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Companionship, as opposed to caregiving, is exempt from the minimum wage protection afforded caregivers. But I'm not at all clear that it's exempt from tax withholding.

Eldercare lawyer needed!
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Carla. I do not see in the IRS website where companionship service is exempt at all. It seem pretty clear cut...all in-home domestic service providers are to be treated as employees as it pertains to tax withholding. I saw no exceptions in the law as quoted on the .gov website.
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I don't know how much money she may owe, but if it is a considerable amount it is worth taking this to a cpa who knows the ins an outs of trusts and tax law.
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I didn't get that impression, cwillie. If correct, that's a whole different ballgame. But I think the IRS would have come back and questioned the failure to include the income in a prior year because the IRA trustee would have sent a 1099-r to both the IRS and the owner of the IRA.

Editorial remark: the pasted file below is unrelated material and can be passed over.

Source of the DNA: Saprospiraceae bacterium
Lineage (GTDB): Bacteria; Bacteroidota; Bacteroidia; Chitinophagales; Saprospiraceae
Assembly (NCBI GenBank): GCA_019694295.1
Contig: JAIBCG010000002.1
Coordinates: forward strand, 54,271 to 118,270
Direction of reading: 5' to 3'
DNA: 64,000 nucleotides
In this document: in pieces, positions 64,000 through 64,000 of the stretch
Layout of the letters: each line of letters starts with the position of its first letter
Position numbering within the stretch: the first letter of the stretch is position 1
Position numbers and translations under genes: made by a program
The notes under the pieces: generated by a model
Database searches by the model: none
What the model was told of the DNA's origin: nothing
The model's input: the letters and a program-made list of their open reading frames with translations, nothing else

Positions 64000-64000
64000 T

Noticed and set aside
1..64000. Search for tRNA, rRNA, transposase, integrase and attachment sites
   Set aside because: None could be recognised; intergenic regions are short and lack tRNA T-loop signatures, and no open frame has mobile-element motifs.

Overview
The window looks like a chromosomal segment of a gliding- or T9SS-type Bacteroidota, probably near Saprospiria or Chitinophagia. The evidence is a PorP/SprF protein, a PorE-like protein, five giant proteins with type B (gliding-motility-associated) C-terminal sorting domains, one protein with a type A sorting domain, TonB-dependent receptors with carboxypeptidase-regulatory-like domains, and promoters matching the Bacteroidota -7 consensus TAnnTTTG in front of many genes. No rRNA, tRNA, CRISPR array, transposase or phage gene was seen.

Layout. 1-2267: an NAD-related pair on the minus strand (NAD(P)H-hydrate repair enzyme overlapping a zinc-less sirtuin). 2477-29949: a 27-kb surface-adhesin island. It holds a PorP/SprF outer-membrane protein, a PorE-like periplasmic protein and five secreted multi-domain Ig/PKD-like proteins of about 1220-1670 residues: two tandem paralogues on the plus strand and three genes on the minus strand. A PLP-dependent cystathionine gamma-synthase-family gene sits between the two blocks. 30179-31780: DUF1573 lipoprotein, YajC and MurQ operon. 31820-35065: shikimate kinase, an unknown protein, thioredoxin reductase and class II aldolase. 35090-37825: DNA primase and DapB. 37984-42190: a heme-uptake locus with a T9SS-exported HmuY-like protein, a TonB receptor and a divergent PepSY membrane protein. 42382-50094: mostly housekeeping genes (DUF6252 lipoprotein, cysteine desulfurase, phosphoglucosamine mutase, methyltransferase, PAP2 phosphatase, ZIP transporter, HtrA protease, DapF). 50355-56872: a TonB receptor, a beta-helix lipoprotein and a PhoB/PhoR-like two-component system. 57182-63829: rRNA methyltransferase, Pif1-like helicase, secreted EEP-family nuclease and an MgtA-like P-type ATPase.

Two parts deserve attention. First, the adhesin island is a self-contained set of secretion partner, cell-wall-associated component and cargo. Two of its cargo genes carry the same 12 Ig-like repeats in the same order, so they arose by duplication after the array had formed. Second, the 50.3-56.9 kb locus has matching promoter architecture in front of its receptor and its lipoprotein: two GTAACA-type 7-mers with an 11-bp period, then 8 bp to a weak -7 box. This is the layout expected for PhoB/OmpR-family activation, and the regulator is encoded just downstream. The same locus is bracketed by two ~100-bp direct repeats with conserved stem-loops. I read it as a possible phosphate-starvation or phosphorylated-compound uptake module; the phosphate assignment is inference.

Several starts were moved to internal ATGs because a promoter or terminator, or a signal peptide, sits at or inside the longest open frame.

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Sounds like the money was paid out over 13 years, not one. Does anyone know if there is a possibility of dealing with the payments retroactively?
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I don't know it's as clearcut as you (Katiekate) say. For one thing, companionship services seem to be exempted. But there's a limit on how much time can be considered companionship services, and that's complicated by having all the money paid out in one year. 69K sounds like a full-time job, not a few hours a week. That's why I think some sort of specialist is needed here.